Posted: August 26, 2012 at 10:12 pm | Tags: body, Christianity, Feminism, gender, gender roles, identity, media, minority rights, politics, review, violence
Now back from holidays, and a final post on Cologne is yet to be written, but is percolating around my head, I have much linkspam to share. And as always, this is a fraction of the cool stuff I’ve read this month.
Clem Bastow (who I adore), wrote a great piece on periods in Daily Life:
Back in the good old-bad old days of being fully immersed in social networking, I became known for my propensity to talk about periods: mine, my friends’, my family members’, other people’s, periods on television, periods and advertising, periods, periods, PERIODS.
(It reached a crescendo when some dude on Twitter whined that it was “gross” and I drew this smily face for them in response in mother nature’s own brick-red ink.)
The reason for such menses-mad tweeting was, in part, because I think the continued taboo about menstruation is one of the most depressing aspects of our allegedly enlightened society.
Chloe Papas writes “Speak Up About Partner Abuse” in New Matilda *trigger warning for discussion of partner abuse*:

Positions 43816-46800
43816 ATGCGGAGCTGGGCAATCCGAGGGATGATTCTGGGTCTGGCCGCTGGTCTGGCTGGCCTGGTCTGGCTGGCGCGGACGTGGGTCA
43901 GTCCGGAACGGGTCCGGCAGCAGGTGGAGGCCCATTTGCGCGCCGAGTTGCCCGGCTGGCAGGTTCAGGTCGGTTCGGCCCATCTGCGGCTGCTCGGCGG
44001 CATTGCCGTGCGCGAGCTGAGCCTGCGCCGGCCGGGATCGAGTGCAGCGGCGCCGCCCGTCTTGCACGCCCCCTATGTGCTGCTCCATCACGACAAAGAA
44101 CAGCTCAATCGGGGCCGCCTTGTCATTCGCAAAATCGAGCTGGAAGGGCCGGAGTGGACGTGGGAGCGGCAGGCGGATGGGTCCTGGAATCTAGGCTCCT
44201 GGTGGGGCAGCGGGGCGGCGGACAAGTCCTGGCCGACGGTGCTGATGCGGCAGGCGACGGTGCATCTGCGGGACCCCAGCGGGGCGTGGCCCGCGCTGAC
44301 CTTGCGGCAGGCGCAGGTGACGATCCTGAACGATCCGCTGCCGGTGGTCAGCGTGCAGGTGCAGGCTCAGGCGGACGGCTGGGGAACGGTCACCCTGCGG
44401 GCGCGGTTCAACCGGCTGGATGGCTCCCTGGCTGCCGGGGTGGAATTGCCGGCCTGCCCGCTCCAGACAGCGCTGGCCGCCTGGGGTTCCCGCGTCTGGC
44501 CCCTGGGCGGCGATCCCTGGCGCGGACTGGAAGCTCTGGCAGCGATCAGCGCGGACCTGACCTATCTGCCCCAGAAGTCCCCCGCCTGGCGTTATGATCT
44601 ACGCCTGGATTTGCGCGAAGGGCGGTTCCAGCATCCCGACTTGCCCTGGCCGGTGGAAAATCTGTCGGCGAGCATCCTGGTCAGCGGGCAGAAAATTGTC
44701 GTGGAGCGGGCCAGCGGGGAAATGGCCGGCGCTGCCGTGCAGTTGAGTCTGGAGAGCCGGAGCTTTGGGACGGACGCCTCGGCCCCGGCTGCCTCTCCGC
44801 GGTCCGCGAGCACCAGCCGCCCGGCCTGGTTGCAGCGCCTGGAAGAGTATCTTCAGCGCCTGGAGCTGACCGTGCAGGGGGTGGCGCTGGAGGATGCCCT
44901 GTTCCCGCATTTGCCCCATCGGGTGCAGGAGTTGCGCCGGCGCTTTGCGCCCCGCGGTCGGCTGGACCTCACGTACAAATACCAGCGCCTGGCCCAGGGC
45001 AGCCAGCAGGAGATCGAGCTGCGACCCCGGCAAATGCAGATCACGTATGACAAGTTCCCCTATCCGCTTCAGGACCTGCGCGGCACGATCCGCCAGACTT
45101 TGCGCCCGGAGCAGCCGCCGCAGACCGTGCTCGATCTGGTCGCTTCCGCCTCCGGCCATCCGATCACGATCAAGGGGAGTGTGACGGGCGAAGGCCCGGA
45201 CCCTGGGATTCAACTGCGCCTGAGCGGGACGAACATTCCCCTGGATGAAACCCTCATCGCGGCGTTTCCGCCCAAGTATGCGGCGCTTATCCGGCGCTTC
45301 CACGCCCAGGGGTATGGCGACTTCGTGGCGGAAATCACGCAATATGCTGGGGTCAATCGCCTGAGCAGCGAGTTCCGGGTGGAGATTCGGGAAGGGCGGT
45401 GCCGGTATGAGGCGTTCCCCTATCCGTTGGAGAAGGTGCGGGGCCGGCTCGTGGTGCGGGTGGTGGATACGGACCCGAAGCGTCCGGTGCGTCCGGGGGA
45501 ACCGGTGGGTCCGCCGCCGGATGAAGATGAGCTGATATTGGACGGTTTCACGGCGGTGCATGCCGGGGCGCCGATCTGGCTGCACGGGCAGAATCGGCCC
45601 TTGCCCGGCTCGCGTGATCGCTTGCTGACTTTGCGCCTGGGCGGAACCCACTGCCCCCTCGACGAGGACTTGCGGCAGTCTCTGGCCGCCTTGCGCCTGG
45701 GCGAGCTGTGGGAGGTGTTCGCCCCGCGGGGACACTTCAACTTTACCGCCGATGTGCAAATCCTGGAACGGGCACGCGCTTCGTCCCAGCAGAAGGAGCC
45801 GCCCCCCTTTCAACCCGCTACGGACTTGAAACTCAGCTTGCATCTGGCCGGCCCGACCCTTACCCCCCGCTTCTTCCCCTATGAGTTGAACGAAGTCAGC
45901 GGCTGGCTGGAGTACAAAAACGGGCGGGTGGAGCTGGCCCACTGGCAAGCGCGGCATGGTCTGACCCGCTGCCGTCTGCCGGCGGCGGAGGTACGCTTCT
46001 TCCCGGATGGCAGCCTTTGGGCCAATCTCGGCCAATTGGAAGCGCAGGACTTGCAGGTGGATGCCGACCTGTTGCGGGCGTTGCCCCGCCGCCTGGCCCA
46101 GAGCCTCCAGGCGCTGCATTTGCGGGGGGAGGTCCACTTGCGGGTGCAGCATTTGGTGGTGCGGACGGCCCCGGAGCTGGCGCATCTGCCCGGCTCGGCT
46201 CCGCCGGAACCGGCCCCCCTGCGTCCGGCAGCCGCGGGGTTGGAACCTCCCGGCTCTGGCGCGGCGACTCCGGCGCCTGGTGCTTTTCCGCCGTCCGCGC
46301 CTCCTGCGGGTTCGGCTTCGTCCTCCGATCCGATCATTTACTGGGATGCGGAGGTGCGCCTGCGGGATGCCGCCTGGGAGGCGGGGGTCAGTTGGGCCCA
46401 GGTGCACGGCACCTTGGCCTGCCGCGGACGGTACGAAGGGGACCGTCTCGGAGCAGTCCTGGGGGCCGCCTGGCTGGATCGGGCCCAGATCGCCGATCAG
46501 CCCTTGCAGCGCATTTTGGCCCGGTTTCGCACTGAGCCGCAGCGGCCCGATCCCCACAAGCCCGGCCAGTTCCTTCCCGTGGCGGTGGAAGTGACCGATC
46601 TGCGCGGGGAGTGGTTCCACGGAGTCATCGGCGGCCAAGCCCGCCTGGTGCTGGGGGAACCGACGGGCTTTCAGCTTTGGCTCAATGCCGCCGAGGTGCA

Partner abuse has become a disturbingly normalised aspect of everyday life in Australia and internationally. There’s no doubt that we’ve come a long way from the hush-hush ignorance of decades prior to the 50s and 60s, but it’s still something that we often choose to not discuss, to sweep under the rug. Many see it as a private family matter, as something that should be dealt with within the home and not talked about publicly. But if it is never discussed, never acknowledged, how can the cycle ever be broken?
Rebecca Solnit writes a great piece, “The Problem With Men Explaining Things” in Mother Jones:
Every woman knows what I’m talking about. It’s the presumption that makes it hard, at times, for any woman in any field; that keeps women from speaking up and from being heard when they dare; that crushes young women into silence by indicating, the way harassment on the street does, that this is not their world. It trains us in self-doubt and self-limitation just as it exercises men’s unsupported overconfidence.
I wouldn’t be surprised if part of the trajectory of American politics since 2001 was shaped by, say, the inability to hear Coleen Rowley, the FBI woman who issued those early warnings about Al Qaeda, and it was certainly shaped by a Bush administration to which you couldn’t tell anything, including that Iraq had no links to Al Qaeda and no WMD, or that the war was not going to be a “cakewalk.” (Even male experts couldn’t penetrate the fortress of their smugness.)